The many and oft-noted similarities between the Japanese today and the British as they were are one result — the emphasis on politeness, orderliness, cleanliness, punctiliousness (yes, British trains also once ran on time), basic trust and honesty, instinctive rules of behavior, and democracy. The fact that both were island nations is sometimes given as a reason. But that does not explain the very similar values found in continental Germany and much of the rest of north Europe. Here too we find the same history of feudalistic progress, with ideas and ideologies imported. Germany left feudalism much later than Britain, which explains its continuing manufacturing superiority. Similarly with Japan.

Which brings me to China and India. Few would argue they have an addiction to orderliness, perfectionism and so on. But their progress today is real. One reason is that the byproducts of Western and Japanese industrial progress — manufacturing technologies especially — can now be borrowed or bought. And progress today also requires what I would call intellectual skills such as economic planning, information and financial management, intelligent investment decisions and so on.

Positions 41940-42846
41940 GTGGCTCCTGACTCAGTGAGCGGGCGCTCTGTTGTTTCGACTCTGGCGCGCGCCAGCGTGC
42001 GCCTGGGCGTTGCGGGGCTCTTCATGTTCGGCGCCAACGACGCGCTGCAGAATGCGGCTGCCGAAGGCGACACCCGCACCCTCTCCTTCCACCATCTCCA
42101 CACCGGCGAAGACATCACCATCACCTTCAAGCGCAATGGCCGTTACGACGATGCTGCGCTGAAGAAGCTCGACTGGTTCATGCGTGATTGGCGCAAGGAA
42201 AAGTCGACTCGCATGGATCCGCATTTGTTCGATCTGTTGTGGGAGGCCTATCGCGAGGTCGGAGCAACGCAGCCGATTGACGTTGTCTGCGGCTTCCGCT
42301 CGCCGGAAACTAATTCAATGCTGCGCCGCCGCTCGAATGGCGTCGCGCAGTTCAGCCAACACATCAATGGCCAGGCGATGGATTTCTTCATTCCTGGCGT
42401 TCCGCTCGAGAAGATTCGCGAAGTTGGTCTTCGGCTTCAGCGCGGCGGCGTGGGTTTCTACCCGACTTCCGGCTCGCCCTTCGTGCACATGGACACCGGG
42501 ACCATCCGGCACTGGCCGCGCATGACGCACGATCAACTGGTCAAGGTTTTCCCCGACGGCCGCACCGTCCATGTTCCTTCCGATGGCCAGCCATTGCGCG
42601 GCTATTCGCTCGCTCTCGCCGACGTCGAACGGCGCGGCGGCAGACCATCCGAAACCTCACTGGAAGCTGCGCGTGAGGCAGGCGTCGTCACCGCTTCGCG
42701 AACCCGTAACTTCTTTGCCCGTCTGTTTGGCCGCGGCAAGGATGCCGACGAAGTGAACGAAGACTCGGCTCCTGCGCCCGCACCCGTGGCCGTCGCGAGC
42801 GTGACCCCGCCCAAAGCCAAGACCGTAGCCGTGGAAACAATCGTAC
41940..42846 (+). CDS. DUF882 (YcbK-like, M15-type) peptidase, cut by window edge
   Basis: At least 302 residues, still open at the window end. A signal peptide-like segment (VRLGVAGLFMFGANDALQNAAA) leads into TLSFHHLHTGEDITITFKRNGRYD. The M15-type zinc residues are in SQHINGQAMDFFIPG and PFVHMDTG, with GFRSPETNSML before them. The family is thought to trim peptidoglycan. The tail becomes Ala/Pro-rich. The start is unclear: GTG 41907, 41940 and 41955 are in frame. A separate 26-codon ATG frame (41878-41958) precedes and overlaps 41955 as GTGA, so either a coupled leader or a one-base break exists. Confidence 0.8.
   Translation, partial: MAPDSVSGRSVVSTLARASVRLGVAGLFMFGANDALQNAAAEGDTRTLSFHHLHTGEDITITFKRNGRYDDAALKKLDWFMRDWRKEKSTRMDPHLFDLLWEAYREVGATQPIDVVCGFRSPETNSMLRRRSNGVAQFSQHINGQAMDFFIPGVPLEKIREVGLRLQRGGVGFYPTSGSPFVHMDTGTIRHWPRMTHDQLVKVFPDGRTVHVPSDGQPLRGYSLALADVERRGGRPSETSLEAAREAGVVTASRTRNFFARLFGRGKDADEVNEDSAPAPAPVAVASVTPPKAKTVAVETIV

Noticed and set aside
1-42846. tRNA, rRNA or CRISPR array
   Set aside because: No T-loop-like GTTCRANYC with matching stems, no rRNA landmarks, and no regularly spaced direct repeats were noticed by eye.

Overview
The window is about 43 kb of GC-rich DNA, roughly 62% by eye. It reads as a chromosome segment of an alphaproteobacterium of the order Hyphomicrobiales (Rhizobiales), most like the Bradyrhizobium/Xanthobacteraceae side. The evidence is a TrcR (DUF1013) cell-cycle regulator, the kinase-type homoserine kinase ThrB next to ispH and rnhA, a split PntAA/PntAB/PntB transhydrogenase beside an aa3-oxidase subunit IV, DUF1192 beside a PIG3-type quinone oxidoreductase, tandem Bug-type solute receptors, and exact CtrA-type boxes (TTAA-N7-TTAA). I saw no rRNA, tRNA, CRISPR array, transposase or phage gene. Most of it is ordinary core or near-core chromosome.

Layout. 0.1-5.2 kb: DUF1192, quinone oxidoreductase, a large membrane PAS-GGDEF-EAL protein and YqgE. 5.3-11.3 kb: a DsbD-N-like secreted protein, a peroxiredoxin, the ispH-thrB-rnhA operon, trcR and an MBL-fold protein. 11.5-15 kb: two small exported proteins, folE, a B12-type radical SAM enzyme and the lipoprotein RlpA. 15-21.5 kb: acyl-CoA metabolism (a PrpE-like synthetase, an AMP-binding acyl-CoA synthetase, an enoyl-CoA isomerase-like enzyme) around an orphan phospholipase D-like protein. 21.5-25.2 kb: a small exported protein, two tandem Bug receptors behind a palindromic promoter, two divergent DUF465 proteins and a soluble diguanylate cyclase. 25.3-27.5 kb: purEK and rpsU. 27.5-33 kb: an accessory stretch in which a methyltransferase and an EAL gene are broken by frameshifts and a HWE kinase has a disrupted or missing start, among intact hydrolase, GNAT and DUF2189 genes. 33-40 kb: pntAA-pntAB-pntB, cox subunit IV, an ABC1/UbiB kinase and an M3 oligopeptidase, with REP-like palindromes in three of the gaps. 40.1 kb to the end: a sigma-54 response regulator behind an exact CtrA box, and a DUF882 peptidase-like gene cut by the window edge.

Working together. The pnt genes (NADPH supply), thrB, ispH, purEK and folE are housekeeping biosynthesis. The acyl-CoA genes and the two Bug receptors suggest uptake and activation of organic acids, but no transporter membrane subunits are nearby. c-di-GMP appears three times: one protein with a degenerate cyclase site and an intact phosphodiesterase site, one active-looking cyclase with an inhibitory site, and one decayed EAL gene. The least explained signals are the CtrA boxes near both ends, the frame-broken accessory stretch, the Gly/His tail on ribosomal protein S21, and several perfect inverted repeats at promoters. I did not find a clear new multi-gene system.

The problem with these older societies is that in the past they were too “intellectual.” They left true feudalism millenniums ago to create advanced civilizations that emphasized bureaucracy and scholarship and looked down on manual labor. If you had to make money you did so through cerebral activities such as trading and speculation. The elite had little interest in manufacturing or farming. Hence their subsequent decline.

But as they declined, labor became cheap. The elite classes may have disliked working with their hands. But they were smart enough to realize they could make a lot of money employing people to make things, initially for export. Foreign investors showed them the way. And the more factories they opened the cheaper it became to produce even more things thanks to external economies. Profits snowballed.

Meanwhile, back in Britain and to some extent Japan, the inherited feudal ethic has been unraveling, to be replaced by an unstable populism and half-baked intellectualism. If it was genes that created the Industrial Revolution, they have certainly disappeared now. Britain today is a manufacturing wasteland. The other Anglo-Saxon societies have not fared much better; their efforts to replace manufacturing with financial industries have been a disaster, as we saw in the recent financial crises and half-baked efforts to recover.